02 December 2005

Kyrgyzstan

Kyrgyzstan is an fascinating mix of nomadic and sedentary lifestyles, of first-world and third-world stereotypes, of cultures, of a country moving forward and looking back.

Even though foods from many cultures are eaten here, traditional nomadic foods are still the most popular. The most prized meat here is horse meat. If your family is well off, you’ll have a horse for your wedding. One horse costs $500-$750. Kymys, fermented mare’s milk, is the national drink. It’s not so easy to find in Bishkek, but anytime people travel outside Bishkek, they’ll stop at one of the many places along the road that sell kymys.

Salaries are more like developing countries. A schoolteacher in the rural areas starts at $11 a month. But street sweepers in Bishkek, also government employees, reportedly get paid $125 month. The women who work at the orphanage get around $30 month. Policemen might get $35-$50 dollars a month (not including bribes). University professors are happy to get $95 a month.

I have met very few mothers of young children who work even though nearly all have at least the equivalent of a bachelors degree. In fact, many women don’t work. I know women trained as architects, pediatricians, lawyers, and professors for whom it’s simply not worth it to work. Kyrgyzstan is more like a developed country because of the highly educated population.

Rent for a small, inexpensive apartment is anywhere from $50-$90 a month. Obviously this would present a problem for most families, but a majority own their own homes- a leftover from the Soviet Union. Certainly there is homelessness though, especially in the south, but for many families, that house makes all the difference.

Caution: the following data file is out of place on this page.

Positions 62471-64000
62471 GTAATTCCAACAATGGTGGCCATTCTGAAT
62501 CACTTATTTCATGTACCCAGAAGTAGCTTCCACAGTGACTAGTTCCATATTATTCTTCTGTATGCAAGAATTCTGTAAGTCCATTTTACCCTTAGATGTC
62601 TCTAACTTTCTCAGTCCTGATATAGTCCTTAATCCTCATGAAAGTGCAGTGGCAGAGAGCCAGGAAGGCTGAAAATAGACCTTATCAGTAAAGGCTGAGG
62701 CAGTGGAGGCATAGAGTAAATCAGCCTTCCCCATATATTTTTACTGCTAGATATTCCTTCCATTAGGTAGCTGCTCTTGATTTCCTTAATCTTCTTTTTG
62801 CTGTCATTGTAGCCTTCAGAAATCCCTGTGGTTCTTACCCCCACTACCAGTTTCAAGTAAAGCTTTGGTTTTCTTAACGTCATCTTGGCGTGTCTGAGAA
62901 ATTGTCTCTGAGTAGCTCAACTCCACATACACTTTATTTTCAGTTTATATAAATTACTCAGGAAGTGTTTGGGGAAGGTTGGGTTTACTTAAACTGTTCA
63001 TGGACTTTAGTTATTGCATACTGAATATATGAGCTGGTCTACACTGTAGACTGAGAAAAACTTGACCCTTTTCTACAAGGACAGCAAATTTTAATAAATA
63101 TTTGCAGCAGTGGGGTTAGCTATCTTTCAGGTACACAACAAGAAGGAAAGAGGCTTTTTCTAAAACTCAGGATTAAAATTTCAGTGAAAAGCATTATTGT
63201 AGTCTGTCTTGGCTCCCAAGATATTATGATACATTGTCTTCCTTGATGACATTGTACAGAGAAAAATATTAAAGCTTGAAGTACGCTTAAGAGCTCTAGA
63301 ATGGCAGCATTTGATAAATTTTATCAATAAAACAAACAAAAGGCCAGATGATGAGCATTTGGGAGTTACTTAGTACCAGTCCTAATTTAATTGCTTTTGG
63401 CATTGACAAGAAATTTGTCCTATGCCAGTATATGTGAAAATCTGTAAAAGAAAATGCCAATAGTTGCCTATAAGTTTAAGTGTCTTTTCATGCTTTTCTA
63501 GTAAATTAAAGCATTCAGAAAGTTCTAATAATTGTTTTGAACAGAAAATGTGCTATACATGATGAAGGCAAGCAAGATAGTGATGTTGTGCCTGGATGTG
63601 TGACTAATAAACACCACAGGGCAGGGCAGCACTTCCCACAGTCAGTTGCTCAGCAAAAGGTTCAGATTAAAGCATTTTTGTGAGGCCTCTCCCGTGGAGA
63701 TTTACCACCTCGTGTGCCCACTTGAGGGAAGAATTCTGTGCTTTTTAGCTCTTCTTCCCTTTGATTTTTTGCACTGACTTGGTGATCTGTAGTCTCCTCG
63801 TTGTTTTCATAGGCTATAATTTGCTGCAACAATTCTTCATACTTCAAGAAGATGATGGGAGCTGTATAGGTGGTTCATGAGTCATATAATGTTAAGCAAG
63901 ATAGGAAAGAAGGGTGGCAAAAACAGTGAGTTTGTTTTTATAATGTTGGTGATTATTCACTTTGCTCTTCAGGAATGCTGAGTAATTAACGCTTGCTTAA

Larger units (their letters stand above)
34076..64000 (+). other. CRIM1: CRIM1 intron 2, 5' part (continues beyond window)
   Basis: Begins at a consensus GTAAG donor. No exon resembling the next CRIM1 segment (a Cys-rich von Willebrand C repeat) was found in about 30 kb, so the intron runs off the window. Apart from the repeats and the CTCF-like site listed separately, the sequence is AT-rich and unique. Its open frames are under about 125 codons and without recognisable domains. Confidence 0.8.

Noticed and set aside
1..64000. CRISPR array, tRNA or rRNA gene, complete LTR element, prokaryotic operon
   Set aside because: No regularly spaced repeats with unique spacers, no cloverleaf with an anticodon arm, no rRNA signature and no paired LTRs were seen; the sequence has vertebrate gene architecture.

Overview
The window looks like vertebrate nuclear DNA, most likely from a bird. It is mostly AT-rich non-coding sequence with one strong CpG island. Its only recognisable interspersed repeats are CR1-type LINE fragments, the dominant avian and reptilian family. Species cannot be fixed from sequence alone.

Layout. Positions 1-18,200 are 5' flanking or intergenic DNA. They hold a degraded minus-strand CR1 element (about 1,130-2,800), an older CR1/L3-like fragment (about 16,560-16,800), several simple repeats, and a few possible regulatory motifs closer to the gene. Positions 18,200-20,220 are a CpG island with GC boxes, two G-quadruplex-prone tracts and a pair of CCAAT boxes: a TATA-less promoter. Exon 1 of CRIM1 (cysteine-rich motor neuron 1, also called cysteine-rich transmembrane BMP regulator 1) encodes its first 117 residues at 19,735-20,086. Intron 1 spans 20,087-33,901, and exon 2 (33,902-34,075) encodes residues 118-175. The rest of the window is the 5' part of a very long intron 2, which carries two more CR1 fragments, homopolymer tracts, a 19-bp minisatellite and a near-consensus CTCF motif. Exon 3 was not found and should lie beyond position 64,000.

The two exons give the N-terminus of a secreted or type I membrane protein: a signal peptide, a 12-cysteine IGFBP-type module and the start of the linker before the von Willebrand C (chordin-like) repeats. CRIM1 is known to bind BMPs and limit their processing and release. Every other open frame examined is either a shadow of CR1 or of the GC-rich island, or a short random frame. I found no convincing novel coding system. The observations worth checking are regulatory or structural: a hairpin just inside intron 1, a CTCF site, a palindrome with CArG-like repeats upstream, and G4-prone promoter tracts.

There are many people living here who are descendants of Stalin’s deportees- many were sent to Central Asia instead of Siberia. Many left Kyrgyzstan after independence and returned to Russia, Ukraine, and Germany, but some have stayed because Kyrgyzstan is their home now.

This really is a very interesting place to live. We loved the Middle East, but somehow, Central Asia is even more interesting. Too bad almost no one knows it.

1 comment:

  1. It is interesting to see that the highest paid guy actually does uplift society. Unlike over here where our backwards set of value pays people the most to entertain us. I'd much rather give higher wages to infrastructure supporters such as the street sweeper, garbage man, social workers, teachers etc.

    The fact that home ownership is a high percentage is also a good indicator also. Home ownership improves communities. If we could just understand that here.

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